Infant Protection Day: India must reassess its healthcare system

India’s Infants at risk from disease and lack of care

Society

November 7, 2021

/ By / New Delhi

Infant Protection Day: India must reassess its healthcare system

India must address the rampant health issues among infants in India (Photo: Unsplash)

Despite improving statistics, India’s infant mortality and female foeticide rates are still worrying compared to global numbers, and experts put leading causes down to the paltry healthcare spending in the country, along with illnesses like diarrhoea, pneumonia and severe maternal malnutrition.

As India marks Infant Protection Day, activists aim to spread awareness about the safety of infants and the importance of proper protection and care in order to prevent early mortality of both the new-borns and mothers. India has made significant strides in its Infant Mortality Rate (IMR), with a 2020 report revealing that the number of under-five deaths have fallen by 30 pc from 2012 and have now dropped to the world average, and recorded a 3.48 pc decline from 2019, at 29.848 deaths per 1000 live births.

Yet, it remains a formidable challenge as India is still worse off than its poorer neighbours like Bangladesh, whose IMRs stand at 23.7 and Nepal at 25.2. Moreover, data released in 2021 from the sample registration system (SRS) shows that there are troubling differences between certain states, for example although Kerala has an IMR that equals the United States, Madhya Pradesh is worse off than Yemen and Sudan, which indicates a continuing high mortality risk in the first year of life for Indian children.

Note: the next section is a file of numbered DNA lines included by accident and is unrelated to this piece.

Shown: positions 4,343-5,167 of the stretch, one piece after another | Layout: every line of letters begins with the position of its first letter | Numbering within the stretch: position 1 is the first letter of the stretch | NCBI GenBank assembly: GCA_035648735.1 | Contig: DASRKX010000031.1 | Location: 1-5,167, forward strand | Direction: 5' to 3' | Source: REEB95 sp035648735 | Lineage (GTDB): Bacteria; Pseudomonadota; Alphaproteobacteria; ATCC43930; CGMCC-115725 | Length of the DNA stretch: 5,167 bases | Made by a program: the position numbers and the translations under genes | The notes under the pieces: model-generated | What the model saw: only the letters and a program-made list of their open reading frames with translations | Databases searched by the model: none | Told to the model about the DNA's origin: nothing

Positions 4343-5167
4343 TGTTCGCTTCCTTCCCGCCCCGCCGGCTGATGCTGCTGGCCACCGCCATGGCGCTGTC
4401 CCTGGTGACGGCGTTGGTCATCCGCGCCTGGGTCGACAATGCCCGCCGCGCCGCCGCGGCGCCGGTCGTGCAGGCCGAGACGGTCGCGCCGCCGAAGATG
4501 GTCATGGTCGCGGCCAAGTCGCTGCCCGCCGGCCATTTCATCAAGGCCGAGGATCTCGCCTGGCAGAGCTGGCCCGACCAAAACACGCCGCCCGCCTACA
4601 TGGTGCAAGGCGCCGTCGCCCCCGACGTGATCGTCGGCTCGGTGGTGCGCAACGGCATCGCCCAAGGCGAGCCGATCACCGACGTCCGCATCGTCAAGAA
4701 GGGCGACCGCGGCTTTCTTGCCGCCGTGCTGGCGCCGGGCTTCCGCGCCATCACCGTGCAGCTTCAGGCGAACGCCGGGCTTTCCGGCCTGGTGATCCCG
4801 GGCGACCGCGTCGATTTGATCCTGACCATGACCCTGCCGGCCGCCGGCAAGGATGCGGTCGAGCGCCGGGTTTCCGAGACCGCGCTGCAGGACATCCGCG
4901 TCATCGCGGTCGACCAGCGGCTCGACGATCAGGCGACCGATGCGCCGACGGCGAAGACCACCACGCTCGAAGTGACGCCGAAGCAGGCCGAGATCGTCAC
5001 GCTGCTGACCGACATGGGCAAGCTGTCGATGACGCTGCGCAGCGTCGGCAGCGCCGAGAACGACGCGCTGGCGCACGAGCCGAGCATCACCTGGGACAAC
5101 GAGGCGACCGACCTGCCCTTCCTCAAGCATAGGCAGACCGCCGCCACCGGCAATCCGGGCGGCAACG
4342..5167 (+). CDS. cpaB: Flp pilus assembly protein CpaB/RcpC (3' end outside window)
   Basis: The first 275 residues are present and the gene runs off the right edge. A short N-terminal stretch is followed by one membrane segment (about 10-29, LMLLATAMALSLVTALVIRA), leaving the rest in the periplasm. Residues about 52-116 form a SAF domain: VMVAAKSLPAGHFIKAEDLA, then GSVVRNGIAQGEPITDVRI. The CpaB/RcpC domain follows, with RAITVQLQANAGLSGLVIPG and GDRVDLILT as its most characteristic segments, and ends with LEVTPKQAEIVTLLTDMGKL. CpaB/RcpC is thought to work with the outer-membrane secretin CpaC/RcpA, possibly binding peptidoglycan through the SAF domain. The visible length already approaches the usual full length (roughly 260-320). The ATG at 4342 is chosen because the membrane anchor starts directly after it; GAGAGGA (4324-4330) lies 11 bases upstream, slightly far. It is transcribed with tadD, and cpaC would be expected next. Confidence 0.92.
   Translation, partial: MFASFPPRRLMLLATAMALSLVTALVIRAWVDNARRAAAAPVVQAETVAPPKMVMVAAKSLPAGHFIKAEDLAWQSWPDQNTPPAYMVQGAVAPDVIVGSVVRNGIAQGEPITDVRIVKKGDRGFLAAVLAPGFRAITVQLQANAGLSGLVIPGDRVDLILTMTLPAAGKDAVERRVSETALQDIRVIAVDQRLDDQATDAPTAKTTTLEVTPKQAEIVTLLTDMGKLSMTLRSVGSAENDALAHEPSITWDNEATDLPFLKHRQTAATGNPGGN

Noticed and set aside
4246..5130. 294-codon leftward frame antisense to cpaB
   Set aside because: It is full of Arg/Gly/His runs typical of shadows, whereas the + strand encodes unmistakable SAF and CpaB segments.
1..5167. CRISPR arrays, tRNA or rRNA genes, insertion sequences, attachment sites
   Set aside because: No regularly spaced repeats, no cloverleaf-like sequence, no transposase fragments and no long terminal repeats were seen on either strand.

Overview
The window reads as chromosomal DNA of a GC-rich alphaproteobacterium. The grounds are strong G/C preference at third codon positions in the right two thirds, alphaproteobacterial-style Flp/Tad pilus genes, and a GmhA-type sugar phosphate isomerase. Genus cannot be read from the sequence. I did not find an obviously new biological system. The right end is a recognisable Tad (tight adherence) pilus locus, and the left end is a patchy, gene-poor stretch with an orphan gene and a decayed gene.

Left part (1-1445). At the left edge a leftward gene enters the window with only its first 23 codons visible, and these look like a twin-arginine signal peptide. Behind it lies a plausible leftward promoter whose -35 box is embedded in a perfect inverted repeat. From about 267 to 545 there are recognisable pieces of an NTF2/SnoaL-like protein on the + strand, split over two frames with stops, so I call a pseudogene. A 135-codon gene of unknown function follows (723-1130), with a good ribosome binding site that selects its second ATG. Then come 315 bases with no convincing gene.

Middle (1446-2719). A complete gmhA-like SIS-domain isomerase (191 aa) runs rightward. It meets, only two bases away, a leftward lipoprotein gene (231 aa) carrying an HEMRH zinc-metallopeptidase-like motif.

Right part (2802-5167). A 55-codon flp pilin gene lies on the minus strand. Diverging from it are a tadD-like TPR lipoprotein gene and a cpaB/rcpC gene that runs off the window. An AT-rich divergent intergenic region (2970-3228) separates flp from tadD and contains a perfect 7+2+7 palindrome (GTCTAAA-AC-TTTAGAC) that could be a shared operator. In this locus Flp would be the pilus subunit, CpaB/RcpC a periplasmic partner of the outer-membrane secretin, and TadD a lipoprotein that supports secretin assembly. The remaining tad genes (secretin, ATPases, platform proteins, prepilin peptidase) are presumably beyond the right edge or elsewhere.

NGOs such as Save The Children, a child-rights organisation, advocate with national and local governments on child rights and work towards promoting gender equity, one of the major roadblocks in reducing IMR.

Female foeticide and infanticide still run rampant in India

“It is known in India that female children are at a disadvantage compared to male children. We advocate for child rights and the need to give extra care to the girl child and try to influence the family to raise awareness about the importance of gender equity,” Dr Vinod Kumar Anand, paediatrician and technical advisor at Save The Children, tells Media India Group.

India’s decades-old, deep-rooted preference for boys over girls, exacerbated by the society’s patriarchal structure and the South Asian dowry system which makes girls an economic burden, has led to a dangerously skewed sex ratio, significantly higher in states like Maharashtra, Haryana and Jammu & Kashmir. In 1991, the child sex ratio in India was 947 girls to 1000 boys and barely a decade later, it had fallen even further to 927 girls for 1000 boys. To address the rising incidence of female foeticide, which is the practice of abortion of a female foetus outside of legal channels and specifically for sex selection, the Indian government passed the Pre-Conception and Pre-Natal Diagnostic Techniques Act (PCPNDT) in 1994, to ban and punish prenatal sex screening, making disclosure of the baby’s gender by doctor to patient illegal.